Some of the commissioners looked back and forth at each other. It wasn’t clear that everyone understood what this vote meant, but the roll call came quickly. Like the previous motion, this one saw an 8-3 vote along the same lines.
As people stood up to leave, Bochco told them to keep it down since there was still more business before the commission, but she was confused again. Staff reminded her that they’d taken care of all the other matters on the agenda earlier in the day. The meeting was over.
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Looking back on it today, some were still not quite sure how things wound up the way they did.
“It was a very confusing meeting, and it was clear that some of the coastal commissioners themselves were very confused at some points,” said Jennifer Kalt, executive director of Humboldt Baykeeper. She was among the critics of the hotel project.
On Facebook, some people speculated that Bochco had accidentally voted against her own intentions:
Reached by phone today, Wilson acknowledged that he was confused by the end of the meeting.
“It really wasn’t clear because of the layered nature of the proceedings what the third vote was really about, at least to me,” he said.
This was Wilson’s first meeting on the commission, and he said there was a lot of chatter during the proceedings among the 11 commissioners in attendance, which isn’t something he’s accustomed to.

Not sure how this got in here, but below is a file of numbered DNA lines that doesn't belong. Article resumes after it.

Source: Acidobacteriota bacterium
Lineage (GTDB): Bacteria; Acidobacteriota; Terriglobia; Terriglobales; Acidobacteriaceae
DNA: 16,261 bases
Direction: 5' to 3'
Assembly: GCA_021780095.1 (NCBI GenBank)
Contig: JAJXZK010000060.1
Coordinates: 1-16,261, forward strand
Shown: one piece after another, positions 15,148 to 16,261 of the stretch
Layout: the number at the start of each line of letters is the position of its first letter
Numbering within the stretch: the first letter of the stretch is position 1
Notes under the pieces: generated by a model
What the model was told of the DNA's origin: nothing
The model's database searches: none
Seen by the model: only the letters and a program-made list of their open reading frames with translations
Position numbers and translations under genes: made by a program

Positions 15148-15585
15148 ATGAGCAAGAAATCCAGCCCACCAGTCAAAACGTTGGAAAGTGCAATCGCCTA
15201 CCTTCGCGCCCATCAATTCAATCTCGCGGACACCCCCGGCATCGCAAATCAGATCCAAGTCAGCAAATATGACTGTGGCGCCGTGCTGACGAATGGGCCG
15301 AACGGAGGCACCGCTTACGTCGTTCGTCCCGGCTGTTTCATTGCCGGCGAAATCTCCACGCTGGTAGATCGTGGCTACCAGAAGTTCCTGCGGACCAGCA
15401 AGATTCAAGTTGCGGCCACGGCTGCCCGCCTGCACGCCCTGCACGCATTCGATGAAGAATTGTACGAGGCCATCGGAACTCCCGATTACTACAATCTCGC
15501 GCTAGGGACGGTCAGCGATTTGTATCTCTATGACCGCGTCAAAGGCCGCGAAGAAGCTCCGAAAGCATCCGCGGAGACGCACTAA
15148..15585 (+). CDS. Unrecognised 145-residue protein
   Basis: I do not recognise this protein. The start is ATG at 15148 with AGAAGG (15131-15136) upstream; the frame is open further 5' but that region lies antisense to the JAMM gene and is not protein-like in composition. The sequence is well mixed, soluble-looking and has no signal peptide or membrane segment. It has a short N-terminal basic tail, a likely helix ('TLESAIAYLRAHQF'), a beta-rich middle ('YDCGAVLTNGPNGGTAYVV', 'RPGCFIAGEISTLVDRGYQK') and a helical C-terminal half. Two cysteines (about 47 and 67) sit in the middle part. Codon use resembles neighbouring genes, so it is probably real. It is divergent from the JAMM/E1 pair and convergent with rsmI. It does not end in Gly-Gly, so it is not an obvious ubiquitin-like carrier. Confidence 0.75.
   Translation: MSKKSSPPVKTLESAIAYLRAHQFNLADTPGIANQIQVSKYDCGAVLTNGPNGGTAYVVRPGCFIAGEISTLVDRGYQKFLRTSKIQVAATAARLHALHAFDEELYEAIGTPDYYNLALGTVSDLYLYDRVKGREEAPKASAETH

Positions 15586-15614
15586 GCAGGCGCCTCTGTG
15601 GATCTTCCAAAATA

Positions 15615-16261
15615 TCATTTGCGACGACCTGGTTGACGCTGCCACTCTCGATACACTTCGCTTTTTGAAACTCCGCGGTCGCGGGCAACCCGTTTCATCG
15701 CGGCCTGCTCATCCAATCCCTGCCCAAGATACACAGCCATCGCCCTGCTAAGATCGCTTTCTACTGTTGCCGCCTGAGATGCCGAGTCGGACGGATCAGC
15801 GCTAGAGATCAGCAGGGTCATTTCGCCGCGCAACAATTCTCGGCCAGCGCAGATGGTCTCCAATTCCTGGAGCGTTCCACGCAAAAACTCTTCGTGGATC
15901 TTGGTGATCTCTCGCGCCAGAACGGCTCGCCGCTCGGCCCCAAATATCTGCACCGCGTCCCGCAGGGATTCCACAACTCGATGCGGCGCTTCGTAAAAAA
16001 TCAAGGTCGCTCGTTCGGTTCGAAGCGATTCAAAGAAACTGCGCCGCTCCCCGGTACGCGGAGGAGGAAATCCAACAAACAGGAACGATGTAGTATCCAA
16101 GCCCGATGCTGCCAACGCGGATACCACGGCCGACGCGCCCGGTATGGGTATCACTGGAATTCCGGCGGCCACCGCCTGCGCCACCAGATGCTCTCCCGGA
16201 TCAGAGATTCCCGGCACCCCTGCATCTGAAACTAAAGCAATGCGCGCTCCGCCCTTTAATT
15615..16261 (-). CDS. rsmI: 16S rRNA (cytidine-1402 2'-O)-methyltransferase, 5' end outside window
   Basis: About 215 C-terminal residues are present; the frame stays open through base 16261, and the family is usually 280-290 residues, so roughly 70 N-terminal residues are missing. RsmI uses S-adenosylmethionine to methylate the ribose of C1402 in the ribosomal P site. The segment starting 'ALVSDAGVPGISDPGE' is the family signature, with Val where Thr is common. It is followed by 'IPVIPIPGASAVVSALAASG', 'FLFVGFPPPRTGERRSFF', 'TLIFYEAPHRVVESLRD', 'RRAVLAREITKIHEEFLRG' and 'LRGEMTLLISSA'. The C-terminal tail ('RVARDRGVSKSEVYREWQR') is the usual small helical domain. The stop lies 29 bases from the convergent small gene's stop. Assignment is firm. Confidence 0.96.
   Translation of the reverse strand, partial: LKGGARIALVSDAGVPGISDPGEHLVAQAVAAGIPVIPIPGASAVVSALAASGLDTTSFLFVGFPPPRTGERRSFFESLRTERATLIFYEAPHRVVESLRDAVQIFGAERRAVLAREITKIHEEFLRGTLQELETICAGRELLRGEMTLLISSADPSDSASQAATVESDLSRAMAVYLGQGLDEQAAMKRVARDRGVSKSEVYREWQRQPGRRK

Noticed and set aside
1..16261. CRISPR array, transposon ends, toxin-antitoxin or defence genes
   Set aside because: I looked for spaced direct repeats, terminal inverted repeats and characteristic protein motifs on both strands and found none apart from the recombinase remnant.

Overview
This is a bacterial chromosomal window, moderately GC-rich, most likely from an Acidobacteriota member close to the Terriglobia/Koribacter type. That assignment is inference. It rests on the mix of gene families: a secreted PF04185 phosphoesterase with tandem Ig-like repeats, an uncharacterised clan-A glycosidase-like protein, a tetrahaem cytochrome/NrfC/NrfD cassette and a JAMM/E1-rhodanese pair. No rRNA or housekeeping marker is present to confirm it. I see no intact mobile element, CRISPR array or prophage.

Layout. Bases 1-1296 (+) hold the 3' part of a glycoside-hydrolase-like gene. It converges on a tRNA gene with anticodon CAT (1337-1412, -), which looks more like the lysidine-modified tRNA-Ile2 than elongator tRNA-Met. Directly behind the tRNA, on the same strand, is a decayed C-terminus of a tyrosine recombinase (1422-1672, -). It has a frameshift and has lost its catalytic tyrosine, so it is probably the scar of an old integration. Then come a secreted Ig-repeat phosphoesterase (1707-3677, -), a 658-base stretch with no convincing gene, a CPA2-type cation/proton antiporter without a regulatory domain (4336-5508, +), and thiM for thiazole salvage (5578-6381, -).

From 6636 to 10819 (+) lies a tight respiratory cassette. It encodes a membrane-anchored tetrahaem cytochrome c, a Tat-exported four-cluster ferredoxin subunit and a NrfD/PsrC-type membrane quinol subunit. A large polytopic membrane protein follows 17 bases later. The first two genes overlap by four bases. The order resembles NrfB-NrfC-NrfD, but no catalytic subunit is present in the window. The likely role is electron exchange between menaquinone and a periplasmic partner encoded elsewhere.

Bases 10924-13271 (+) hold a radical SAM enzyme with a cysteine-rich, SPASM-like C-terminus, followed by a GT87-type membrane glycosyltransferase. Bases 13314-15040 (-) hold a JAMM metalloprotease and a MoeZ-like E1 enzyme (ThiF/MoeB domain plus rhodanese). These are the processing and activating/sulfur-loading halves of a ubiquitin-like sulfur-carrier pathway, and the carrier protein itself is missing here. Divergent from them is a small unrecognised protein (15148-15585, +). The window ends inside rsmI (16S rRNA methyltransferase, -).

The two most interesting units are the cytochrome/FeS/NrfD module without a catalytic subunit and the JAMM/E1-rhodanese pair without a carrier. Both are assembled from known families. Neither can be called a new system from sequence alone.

Regardless, he wasn’t happy with the final vote.
“If there had been some more time taken I would have voted no,” he said, quickly adding, “And that’s on me. … There just seemed to be a lot of pressure to move things along, so I think a lot of clarity got lost. It was certainly a learning process for me.”
Since the vote was 8-3, Wilson’s mistaken vote didn’t swing the decision. “I would have kicked myself pretty hard if it did,” he said.
Looking back on the rushed proceedings, Wilson said he only seconded Howell’s motion so he could add the safety element addressing emergency fire services.
“And I think I made a valiant effort to do that, but it just fell apart because there was some pushback,” he said. “And having lost the first condition related to the [hotel] height, I just was trying my best to make sure the public safety element was addressed. But I was unsuccessful.”
He came away from the meeting disappointed. He doesn’t approve of the commission’s vote on the matter — nor his own.
“I just didn’t feel the decision was protective enough of the Coastal Act,” he said.